Chief Desmond Gets a Confession
St. Louis Chief of Detectives William Desmond was known for his ability to gain confessions from criminals. Unlike other detectives, who would sometimes use physical intimidation, Desmond eschewed the “third degree”. Chief Desmond believed information obtained by beating suspects was completely unreliable.
Desmond would start a discussion with the suspect. After putting him or her at ease, Desmond would let the suspect talk freely. He would let them betray facts that exposed their crimes before asking a series of questions about what they discussed. Invariably, the suspect would be tripped up by their lies. Soon they confessed their part in the suspected crime.
On August 16, 1891, St. Louis Police had Fred F. Osborne, a Billings, Montana resident, in prison for attempted fraud. After a discussion with Chief Desmond, Osborne went back to the Four Courts Building to sit in his cell and think. Within a few hours, he asked to see Chief Desmond.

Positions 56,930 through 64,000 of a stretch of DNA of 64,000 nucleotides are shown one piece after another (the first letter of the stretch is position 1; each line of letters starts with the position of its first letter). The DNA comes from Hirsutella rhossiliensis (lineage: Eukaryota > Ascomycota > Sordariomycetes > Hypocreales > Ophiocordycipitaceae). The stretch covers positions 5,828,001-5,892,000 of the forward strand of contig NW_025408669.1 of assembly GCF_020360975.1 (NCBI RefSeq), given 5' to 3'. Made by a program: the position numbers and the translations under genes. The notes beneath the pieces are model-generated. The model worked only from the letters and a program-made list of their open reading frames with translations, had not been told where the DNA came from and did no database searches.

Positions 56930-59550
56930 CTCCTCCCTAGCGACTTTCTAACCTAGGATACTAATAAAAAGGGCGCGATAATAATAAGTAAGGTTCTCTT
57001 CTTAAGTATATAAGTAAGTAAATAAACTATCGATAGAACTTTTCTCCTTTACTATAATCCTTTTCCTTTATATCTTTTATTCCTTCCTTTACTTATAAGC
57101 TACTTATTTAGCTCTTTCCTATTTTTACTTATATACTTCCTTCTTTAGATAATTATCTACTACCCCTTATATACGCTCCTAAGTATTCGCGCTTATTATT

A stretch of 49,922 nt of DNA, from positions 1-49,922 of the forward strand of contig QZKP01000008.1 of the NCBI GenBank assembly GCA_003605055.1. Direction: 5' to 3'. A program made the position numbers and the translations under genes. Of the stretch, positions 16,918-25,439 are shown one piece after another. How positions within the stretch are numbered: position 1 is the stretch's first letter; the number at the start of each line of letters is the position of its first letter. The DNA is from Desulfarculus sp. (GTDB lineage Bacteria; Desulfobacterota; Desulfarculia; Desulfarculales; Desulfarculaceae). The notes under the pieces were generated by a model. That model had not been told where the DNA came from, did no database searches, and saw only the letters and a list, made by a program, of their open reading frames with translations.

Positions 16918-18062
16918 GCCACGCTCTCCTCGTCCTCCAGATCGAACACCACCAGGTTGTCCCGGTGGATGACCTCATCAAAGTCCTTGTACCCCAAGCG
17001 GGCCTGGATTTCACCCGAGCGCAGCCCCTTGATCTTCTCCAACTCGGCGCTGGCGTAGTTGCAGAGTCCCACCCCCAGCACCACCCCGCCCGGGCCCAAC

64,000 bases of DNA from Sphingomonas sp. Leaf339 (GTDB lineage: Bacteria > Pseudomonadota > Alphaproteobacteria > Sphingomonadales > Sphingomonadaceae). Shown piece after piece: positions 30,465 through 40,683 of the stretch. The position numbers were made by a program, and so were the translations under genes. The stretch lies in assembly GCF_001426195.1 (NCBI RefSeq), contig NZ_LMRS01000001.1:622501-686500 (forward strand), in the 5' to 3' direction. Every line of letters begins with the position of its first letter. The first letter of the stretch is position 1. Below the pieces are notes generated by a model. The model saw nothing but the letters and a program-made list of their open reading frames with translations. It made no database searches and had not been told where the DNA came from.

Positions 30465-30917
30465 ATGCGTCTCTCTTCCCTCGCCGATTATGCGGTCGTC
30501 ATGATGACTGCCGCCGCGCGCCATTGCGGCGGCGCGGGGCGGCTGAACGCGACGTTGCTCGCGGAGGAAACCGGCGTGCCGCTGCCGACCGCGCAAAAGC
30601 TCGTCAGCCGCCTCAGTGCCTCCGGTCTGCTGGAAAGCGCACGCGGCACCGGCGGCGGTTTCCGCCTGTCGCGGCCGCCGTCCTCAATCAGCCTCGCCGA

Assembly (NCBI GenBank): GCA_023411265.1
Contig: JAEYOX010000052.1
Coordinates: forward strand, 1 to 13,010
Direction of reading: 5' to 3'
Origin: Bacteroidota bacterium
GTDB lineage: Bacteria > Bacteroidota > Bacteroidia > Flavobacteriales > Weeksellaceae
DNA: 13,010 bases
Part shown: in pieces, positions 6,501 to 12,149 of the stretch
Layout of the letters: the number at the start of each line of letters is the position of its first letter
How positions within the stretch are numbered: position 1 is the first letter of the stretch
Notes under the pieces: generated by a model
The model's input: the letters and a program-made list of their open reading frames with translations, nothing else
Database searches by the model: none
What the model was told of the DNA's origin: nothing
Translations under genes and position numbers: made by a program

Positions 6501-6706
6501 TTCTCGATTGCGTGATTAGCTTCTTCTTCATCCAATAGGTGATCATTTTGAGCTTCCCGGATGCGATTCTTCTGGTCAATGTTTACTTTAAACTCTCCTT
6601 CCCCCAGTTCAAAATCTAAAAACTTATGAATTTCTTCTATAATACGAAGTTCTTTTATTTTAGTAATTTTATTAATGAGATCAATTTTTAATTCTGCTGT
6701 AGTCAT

Osborne told Chief Desmond that he had recently fallen on hard times. While he owned a small ranch in Montana, it was so heavily mortgaged, he could not sell it. Osborne had worked in St. Louis two years earlier with the Northern Pacific Railroad. Before leaving for Montana, Osborne took several bills of lading.
Osborne forged the bills of lading with the name of the Billings, Montana Station Agent. Osborne then wrote several Downtown St. Louis wool merchants about selling them $2,000 worth of wool. Osborne’s inability to answer questions about wool made the merchants suspicious. St. Louis Police arrested Osborne for attempted fraud.
Osborne begged Chief Desmond to send him back to Billings to be tried for forgery. In Billings, he would at least be able to see his wife and three children. Despite the belief that Osborne was working with a gang to defraud the merchants, Chief Desmond contacted the Billings, Montana authorities to see if they would prosecute Osborne for forgery. Chief Desmond intended to send him back to Montana, if Montana was going to prosecute him.
While Fred Osborne was a small town crook, Chief Desmond would be responsible for the arrest or prosecution of Hole-in-the-Wall Gang member Marion Hedgepeth, serial killer H.H. Holmes and international criminal Eddie Guerin. “The Sherlock Holmes of St. Louis” left big shoes to fill.
Sources: St. Louis Post-Dispatch, August 16, 1891 edition, p. 4Pin It